Critics of Sarah Abrahamson #3

Hilary Mantel
Man Booker Prizewinning author of Wolf Hall


In 2009 Hilary Mantel had this to say in her Introduction to the Virago Modern Classics edition of Faces in the Water:

'Despite the other things she could do, distinctive and remarkable things, Janet Frame remains subject to categorisation. She was put into the mad category, saved at the last moment for the artist category, and is sometimes put back into the mad category by people keen on classifications and unable to explain her genius except by defining it as an abnormality. An arid reductionism still haunts her. In 2007 a paper in the New Zealand Medical Journal suggested that she had an autism spectrum disorder. It is time to subdue the urge to pathologise, and see Frame as the highly conscious artist she was.

Frame's inner geography is complex, her psyche contains elaborate structures. She had the artist's ability to make strange associations and imaginative leaps; along with this ability goes, not infrequently, a certain social awkwardness, a deep reserve and a tendency to withdraw from small talk. Social situations are difficult because an artist like Frame sees and hears so much more than the average person; the subtext of every human negotiation is written in large type and cast in a brilliant light.'

Critics of Sarah Abrahamson #2

New York Times
May 14, 2009

'The Visit' by David Gates

'Someone is bound to seize on [Towards Another Summer] as further evidence that Frame was not merely a gifted novelist but a “high-functioning” autistic. Sarah Abrahamson, a rehabilitation physician at Australia’s Queen Elizabeth Center, made this “diagnosis” in a 2007 article for the New Zealand Medical Journal, based on a reading of Frame’s autobiographies. “From an early age,” Abrahamson wrote, “Janet developed a strong interest in poetry, which was to become a lifelong interest. This appears to have been sufficiently intense to be considered an autistic ‘special interest.’ ” Poets and novelists, who persist in the obsessive-compulsive pursuit of those “interests” of theirs, may seize on that terrifying passage as further evidence that shrinks want to pathologize genius. (And who is Abrahamson to “Janet” her?)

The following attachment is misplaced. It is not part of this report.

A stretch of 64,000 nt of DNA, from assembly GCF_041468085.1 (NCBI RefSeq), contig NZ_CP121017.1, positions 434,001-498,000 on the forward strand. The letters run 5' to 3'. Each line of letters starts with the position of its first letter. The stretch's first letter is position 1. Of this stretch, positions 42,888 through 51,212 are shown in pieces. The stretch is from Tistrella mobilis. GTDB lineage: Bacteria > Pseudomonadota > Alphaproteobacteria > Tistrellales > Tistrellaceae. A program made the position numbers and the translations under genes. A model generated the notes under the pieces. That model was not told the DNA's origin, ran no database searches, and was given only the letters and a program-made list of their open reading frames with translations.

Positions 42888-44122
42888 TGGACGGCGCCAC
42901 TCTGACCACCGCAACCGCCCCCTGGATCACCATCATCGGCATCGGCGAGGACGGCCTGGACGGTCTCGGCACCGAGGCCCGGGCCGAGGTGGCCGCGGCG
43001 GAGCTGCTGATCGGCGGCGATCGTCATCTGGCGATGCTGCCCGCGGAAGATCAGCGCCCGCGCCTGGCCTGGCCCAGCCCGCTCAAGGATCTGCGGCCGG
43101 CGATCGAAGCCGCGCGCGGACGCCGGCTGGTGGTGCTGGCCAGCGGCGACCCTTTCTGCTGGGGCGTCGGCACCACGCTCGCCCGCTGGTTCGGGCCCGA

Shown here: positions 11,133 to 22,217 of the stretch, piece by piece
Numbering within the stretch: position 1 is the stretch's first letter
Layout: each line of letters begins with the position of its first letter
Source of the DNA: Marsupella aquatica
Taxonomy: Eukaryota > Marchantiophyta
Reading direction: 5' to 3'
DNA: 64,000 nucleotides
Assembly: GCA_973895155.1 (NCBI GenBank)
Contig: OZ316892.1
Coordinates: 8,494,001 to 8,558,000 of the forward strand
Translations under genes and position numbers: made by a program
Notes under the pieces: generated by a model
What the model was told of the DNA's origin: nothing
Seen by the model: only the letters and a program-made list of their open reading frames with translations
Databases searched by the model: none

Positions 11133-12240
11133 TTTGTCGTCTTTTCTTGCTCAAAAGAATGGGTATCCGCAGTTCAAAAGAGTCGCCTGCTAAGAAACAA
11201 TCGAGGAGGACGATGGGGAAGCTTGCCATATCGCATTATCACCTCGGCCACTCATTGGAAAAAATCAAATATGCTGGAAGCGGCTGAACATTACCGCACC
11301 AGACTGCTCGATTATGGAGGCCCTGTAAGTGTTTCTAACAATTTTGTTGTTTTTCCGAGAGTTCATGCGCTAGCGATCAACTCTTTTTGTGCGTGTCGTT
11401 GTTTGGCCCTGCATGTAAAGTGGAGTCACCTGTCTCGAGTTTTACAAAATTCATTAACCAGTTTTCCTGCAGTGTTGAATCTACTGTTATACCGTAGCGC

Like every writer worth remembering, Frame exploits — or creates on the page, to be absolutely puristic about it — her peculiar sensibility, her private window into the universal. Has anyone not felt the strain on those hawsers connecting the self to its various social impersonations? A writer’s neurochemistry may matter to physicians, biographers and general-­purpose gossips, but it’s not the reader’s business. Frame’s sad, slyly comic fish-out-of-water story needs neither explanation nor excuse, and Grace’s aloneness isn’t a medical condition — it’s a human one.'